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Megan McArdle has an excellent post describing one of the best consequentialist arguments for ending the war on drugs:
… I consider the reduction of violent crime to be the main benefit. Deprived of the ability to enforce contracts through the relatively peaceful legal process used by other markets, black markets are accompanied by high levels of violence: Gangs fight for territory, enforce business agreements and try to defer defections. The more profitable the black market is, the more incentive there is to use violence to protect your profits, which may be one reason that the introduction of crack cocaine was accompanied by such a huge increase in violent crime. Legalizing drugs cuts into the profits and gives industry players legal means to settle their disputes, so in theory, this should reduce the prevalence, and the brutality, of violent gangs.
I find the logic of this nearly unassailable. Just as there’s no inherent reason why the alcohol trade should be violent, there’s little inherent reason why the market for other intoxicants should be. Give people the opportunity to work within the confines of the law — and to enjoy its protections — and the worst sorts of behavior become unnecessary. Deny them those confines and protections, and we quickly descend into a petty Hobbesianism that drives out all the nice guys and rewards the worst.
So, once we end the war on drugs, people will give up on the violence and criminality, dust-off their guitars, and debate whether to play “Doctor Robert” or”Tomorrow Never Knows” with the latest offering of legal bud, right? And with modern Prohibition over, I can finally use Rob Long’s contacts to pitch my idea for a pot-themed remake of The Thin Man starring James Franco and Anna Kendrick (which would totally work; heck, the sequels are already written).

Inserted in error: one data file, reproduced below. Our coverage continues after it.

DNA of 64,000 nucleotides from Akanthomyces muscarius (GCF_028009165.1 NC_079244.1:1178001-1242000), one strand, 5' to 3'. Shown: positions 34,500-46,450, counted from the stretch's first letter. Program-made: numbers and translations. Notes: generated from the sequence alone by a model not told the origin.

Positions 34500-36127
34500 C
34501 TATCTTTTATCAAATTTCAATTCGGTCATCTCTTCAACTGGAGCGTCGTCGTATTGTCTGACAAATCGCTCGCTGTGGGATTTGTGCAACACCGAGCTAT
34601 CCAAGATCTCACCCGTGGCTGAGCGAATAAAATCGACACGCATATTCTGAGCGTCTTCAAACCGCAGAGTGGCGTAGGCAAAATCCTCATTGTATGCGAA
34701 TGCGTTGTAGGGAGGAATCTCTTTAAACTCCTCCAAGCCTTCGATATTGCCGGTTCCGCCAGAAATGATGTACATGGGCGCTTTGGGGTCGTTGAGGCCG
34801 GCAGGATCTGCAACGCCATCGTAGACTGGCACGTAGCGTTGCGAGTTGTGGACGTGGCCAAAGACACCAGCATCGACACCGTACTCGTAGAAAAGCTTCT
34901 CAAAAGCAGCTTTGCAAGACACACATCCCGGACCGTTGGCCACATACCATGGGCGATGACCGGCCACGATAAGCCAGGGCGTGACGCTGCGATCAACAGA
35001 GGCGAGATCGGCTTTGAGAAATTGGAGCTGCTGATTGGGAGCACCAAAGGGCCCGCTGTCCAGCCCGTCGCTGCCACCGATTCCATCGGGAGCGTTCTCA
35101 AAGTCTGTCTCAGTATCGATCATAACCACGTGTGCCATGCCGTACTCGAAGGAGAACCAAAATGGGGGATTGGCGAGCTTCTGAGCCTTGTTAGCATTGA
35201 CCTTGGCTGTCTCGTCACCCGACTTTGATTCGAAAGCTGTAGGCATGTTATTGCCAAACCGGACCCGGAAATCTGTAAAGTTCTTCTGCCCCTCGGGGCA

Well, probably not, says McArdle:
[W]e should be modest about how much the end of Prohibition achieved. Because the Mafia did not simply disappear along with the source of its biggest profits. Instead, like any business, it sat back, took stock, and opened up new lines of business. Labor racketeering, gambling, extortion — these things might once have been sidelines, but they became the main show.
In other words, policy outcomes have a lot of path dependence. The Mafia was not created by Prohibition; it seems to have been an outgrowth of post-feudal Sicily, and it made its way to America along with Sicilian immigrants. But the advent of Prohibition greatly increased their profits and power, and by the time Prohibition ended, they were far too big and well-organized to simply slip softly and silently away into the night.
In other words, we’re not only likely to see a persistence of crime (though probably at a less-violent level) we’ll see some of the smarter drug lords corrupt other things that aren’t currently so bad. And that’s just looking at the drug trade and leaving aside effects of drug legalization on consumption (also likely a mixed bag).
I’d still take the bargain, but ending the war on drugs will be no panacea.Published in